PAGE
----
Conducting Research Surveys Via E-Mail and the Web

By Matthias Schonlau; Ronald D. Fricker Jr. et al. | Go to book overview

Chapter Seven
CONCLUSIONS

In this chapter, we offer some concluding thoughts on the future of Internet-based surveys, the issues surrounding the use of e-mail and the Web for research surveys, and certain assumptions concerning performance—that is, are Internet surveys faster, better, cheaper, or easier to conduct than surveys that use more-traditional methods? We also explore a few questions that remain unanswered about Internet surveys.


THE FUTURE OF INTERNET-BASED SURVEY METHODS

Internet surveys are here to stay and will become even more commonplace, with Web surveys continuing to dominate over e-mail surveys. Although some experts predict that Web surveys will eventually replace other survey modes altogether, we anticipate that Web surveys will develop into a distinct response mode, with its advantages and disadvantages, which will have to be weighed against more-conventional alternatives.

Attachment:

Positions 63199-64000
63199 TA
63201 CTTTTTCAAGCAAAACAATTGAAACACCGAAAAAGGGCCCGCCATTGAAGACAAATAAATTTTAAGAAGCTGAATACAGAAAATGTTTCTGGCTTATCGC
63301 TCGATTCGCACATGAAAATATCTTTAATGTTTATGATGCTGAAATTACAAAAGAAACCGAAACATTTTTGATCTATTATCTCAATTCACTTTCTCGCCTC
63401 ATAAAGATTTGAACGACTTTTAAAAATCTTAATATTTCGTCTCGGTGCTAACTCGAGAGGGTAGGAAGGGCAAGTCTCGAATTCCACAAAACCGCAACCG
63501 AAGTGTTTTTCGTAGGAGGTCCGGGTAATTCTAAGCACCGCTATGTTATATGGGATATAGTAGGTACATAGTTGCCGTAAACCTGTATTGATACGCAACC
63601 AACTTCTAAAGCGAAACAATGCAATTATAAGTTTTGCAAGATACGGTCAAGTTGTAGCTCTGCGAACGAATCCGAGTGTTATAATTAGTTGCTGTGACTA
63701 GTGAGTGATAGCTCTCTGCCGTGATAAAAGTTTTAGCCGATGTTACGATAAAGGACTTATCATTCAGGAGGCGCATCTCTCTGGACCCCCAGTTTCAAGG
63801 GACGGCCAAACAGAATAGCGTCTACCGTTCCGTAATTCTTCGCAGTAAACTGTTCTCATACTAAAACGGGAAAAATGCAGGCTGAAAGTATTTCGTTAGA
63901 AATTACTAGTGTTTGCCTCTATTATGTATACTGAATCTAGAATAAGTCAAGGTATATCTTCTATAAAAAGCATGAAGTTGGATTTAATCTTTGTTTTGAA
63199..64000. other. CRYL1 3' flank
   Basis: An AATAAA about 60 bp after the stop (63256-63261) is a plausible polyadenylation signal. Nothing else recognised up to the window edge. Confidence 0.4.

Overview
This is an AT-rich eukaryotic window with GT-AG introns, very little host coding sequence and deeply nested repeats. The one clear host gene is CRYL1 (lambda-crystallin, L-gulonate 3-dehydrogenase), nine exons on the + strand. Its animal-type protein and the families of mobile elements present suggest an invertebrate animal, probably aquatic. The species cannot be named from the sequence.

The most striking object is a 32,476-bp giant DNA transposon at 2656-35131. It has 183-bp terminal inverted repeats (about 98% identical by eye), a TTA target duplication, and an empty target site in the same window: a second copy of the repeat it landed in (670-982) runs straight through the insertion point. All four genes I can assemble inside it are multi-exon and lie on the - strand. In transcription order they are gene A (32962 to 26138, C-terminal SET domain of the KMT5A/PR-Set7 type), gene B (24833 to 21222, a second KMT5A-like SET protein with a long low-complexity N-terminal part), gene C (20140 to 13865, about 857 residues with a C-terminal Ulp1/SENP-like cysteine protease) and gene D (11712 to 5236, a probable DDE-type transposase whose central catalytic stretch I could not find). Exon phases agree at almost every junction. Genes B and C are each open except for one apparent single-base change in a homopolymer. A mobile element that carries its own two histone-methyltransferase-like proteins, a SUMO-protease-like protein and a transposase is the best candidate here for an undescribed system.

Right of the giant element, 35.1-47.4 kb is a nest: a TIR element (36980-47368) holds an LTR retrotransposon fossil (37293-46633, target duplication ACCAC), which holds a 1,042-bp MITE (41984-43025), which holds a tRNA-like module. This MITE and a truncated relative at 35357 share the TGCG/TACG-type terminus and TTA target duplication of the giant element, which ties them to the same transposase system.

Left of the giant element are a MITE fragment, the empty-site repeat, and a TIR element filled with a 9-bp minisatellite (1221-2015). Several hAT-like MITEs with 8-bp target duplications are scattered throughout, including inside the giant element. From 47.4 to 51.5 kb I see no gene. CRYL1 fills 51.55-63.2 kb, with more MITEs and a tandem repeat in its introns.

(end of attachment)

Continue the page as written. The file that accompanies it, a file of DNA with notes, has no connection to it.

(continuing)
A major challenge for researchers will be how to distinguish themselves and their surveys from the plethora of commercial and entertainment surveys on the Web. Commercial surveys will proliferate in even greater numbers because the financial and technical entry barriers to the Web are so low. Thus, just as telephone survey response rates have declined because of the flood of telemarketing and commercial surveys, it is likely to become increasingly difficult to achieve superior response rates when using this medium for research.

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